“She said she wanted to think about what to do. I, of course, urged on her that we had to move fast—but then again I don’t honestly think we have realistic treatment options. You’ve seen this before.”
“It’s the worst,” I said. “It eats up everything.”
His office is smaller than mine and faces downtown. Mine has a river view, which everyone agrees is the prettiest side of the building. Rich started talking about treatment options, palliative treatment options. I was sure he was right, so I just nodded along. I left and promised to talk with my wife about it.
Why hadn’t I seen it, though? I knew he was still wondering that. He probably wondered if I was somehow guilty or derelict as a husband and physician. Or did he guess at something like the truth? My wife pulled away from me a long time ago. She’d moved into the spare room, which we’d once thought would be the kids’ room, a few years ago. I hadn’t seen her unclothed back in at least that long.
As I got back to my office, I reviewed my schedule for the afternoon. I had a lot more work to do; I knew I would be lucky if I got home before 6:30. Despite the fact that I wanted to finish up, so I could go home and talk to my wife about this, I kept getting distracted by thoughts about her—sentimental thoughts.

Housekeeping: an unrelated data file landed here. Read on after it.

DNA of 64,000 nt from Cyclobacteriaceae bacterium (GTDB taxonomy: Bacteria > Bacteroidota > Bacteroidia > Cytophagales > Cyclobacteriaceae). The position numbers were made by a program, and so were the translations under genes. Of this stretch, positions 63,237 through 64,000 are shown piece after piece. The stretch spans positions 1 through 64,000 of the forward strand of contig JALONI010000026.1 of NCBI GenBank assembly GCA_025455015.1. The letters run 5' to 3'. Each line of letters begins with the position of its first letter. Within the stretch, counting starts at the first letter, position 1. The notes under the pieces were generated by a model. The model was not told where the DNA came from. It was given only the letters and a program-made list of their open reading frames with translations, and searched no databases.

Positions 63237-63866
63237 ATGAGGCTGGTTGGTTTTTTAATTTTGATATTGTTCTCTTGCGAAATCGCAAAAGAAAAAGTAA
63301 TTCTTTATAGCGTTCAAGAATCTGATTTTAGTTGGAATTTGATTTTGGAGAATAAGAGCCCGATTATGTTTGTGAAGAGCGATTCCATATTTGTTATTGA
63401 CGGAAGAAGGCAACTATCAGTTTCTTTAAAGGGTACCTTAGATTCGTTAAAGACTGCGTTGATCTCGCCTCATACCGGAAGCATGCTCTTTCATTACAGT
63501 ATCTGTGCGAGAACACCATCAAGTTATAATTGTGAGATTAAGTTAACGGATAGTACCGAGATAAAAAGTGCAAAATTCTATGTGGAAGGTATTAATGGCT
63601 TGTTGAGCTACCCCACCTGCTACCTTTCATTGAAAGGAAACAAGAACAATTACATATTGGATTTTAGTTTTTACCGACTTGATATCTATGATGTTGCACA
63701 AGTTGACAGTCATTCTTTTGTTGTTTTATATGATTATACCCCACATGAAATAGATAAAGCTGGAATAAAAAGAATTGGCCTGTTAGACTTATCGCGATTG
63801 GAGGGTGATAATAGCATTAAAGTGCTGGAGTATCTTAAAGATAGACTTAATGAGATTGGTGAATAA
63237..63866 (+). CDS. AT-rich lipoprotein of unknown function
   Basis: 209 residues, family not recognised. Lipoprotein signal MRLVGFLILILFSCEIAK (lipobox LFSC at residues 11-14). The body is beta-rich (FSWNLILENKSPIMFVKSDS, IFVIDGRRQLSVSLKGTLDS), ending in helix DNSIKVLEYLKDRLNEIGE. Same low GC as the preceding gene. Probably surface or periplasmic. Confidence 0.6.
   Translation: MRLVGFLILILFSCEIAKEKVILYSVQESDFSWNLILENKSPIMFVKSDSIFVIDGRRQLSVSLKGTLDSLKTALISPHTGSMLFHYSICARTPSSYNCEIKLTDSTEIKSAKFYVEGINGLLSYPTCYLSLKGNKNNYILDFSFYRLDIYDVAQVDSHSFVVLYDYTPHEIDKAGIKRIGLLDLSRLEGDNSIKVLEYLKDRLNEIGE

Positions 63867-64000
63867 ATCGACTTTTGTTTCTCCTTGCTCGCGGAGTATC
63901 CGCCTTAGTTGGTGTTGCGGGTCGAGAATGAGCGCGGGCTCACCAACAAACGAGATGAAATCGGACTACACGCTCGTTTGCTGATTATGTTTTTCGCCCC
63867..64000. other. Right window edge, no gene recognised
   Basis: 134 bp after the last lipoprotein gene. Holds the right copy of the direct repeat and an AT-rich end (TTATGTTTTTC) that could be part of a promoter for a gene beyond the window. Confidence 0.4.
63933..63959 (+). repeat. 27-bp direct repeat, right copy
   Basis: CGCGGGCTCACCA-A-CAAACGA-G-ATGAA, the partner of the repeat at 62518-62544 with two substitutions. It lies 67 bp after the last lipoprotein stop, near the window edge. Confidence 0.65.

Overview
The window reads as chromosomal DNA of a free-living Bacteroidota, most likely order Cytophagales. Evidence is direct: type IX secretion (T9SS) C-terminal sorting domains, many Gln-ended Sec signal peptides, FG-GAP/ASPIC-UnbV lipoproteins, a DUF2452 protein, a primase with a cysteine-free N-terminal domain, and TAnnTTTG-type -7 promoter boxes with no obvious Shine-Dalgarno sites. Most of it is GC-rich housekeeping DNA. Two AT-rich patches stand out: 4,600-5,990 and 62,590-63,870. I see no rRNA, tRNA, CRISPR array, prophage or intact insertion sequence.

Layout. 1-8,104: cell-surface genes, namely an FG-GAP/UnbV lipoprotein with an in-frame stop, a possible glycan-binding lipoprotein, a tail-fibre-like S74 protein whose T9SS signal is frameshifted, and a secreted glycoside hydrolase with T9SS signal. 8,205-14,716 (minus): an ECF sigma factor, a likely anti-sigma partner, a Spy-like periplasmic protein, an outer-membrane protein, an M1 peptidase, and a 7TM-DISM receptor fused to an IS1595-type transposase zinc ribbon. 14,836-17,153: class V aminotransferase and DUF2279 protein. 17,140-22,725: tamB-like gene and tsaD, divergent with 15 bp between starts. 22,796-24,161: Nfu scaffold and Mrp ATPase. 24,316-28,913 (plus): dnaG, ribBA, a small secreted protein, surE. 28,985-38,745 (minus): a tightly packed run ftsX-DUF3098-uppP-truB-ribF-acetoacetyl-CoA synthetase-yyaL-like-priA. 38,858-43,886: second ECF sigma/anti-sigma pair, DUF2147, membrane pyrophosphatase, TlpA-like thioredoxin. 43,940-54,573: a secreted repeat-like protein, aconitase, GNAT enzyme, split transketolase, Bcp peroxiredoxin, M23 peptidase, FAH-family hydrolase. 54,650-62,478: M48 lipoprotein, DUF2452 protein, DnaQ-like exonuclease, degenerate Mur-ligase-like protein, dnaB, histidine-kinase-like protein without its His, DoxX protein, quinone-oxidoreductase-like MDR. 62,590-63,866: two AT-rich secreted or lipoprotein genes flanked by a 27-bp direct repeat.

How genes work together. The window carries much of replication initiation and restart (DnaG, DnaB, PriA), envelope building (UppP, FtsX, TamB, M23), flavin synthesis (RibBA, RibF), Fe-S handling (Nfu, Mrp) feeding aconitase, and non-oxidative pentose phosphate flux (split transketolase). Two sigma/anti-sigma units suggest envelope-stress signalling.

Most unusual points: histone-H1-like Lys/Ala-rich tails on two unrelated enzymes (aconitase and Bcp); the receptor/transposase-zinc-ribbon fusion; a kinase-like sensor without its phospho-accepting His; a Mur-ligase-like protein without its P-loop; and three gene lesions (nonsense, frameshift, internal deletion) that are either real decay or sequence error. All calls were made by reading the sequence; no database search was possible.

Then my afternoon appointments started coming in, and then I went out onto the floor to visit consultation patients. This made me feel better. There’s only so much variation in what I do. My patients all have problems with their hearts. I use one of three or four techniques to diagnose almost all of them. Treatment is then usually a simple decision, like an equation—here’s the diagnosis, here’s the patient’s age, lifestyle, etc., here’s the treatment. You can throw away ninety percent of what they tell you as irrelevant to the heart.
I did get out at 6:30 (about average, despite the interruptions), and I was home in fifteen minutes, with a show of grace from the traffic gods. As I drove, I wondered how much it would change my life when she was gone. Some, certainly. I can’t deny that. As strange and solitary as she has become, I am still used to seeing her and telling her about any plans I make. But the major patterns would be untouched. I would still drive to and from work. I would still ream out x number of cardiac arteries each day.